If you’ve ever had trouble finding the Wharton Esherick Museum, you are not alone! Making your way to the Studio has always been a bit of an adventure, as captured in this wonderful open house invitation from Esherick’s early career. The invite rests unfolded in our collection now, but if you look closely you can make out the creases and begin to imagine opening the invitation to discover the delightful map inside.

Open studio invitation designed by Esherick

The invite is likely from the early 1920’s, well before Esherick constructed his “castle on a hill,” the building which is now our Museum. We should imagine instead, visitors arriving at the farmhouse property just down the hill (known as Sunekrest) with Esherick’s work on display in the barn, which he used as his studio in these early days. Surely not by accident, Esherick’s open studio was scheduled to  coincide with his wife Letty’s peony garden coming into bloom. Esherick even carved flowers on his invitation that dance around his artwork list.


Esherick’s map of the route from Paoli to Sunekrest in the early 1920’s.

Esherick began his mapped route with the Paoli train station.

Made up of three woodcut blocks, the most exceptional part of Esherick’s invite is the map. The route from the Paoli train station to Sunekrest is articulated with fun and functional detail, including the two freight lines and two streams crossed on the way. If you’re using this map to find us today be warned that a few things have changed! Route 202 and 76 were yet to be, of course, and the northernmost freight line (on the right in our view) is now the Chester Valley Trail.  Another significant difference is the existence (or disappearance) of Ashenfelter Road. The farmhouse had stood at the corner of Ashenfelter and Diamond Rock Road (which Esherick efficiently denotes here with a diamond shape).  In fact, when the Esherick’s bought the property the barn was on one side of Ashenfelter Road, the farmhouse on the other.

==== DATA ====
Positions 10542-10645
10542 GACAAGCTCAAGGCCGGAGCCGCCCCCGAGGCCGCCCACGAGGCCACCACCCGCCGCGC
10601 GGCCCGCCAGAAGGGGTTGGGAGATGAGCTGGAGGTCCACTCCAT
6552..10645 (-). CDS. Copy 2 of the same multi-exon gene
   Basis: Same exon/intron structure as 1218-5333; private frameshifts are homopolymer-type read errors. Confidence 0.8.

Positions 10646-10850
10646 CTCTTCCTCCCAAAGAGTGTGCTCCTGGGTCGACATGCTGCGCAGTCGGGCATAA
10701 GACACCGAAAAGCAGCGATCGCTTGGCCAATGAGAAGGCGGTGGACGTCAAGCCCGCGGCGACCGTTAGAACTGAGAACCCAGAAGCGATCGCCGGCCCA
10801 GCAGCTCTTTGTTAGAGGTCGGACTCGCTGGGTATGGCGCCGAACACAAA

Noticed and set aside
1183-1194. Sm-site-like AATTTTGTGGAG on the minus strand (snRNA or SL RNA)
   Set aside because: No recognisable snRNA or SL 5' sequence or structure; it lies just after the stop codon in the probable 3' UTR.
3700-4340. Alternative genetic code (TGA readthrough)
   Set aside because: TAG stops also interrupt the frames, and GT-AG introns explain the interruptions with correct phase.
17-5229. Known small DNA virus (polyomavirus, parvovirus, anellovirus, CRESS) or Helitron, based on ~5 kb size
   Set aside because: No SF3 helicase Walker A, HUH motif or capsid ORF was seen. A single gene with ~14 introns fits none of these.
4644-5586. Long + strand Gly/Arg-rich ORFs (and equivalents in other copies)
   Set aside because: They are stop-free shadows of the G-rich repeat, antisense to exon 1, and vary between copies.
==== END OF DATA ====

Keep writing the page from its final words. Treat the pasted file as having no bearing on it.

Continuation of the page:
Diamond Rock Rd. and Sunekrest are both cleverly designated by Esherick. The octagonal schoolhouse on Diamond Rock Rd. is also depicted.

Over time, the roadway coming up the hill was redesigned and this end of Ashenfelter Road was no longer used. The current driveway to Sunekrest and a path through the woods beyond the farmhouse is all that’s left of the old roadway.

Just above the aerial view map, Esherick has illustrated a cross cut view of the Great Chester Valley, with Paoli on the left and Sunekrest, designated by the rising sun symbol, on the right. This sun symbol also adorns the farmhouse itself. Esherick carved this symbol into the shutters, hammered it into the copper hearth, and even added it to the chimney and the doorknocker – wonderful early examples of an artist whose creativity could not be contained!

Ashenfelter Rd. and the Esherick’s farmhouse, Sunekrest (note the sun symbol on the chimney).

Next time you’re on your way to visit us, keep Esherick’s map in mind and you’ll start to piece together the landscape of the past. An invitation like this leaves little doubt that the adventure to find Wharton Esherick’s house has always been worth the trip!

If you are looking for directions to the Wharton Esherick Museum that are a little more up-to-date you can always find them here!

Post written by Visitor Experience and Program Specialist, Katie Wynne.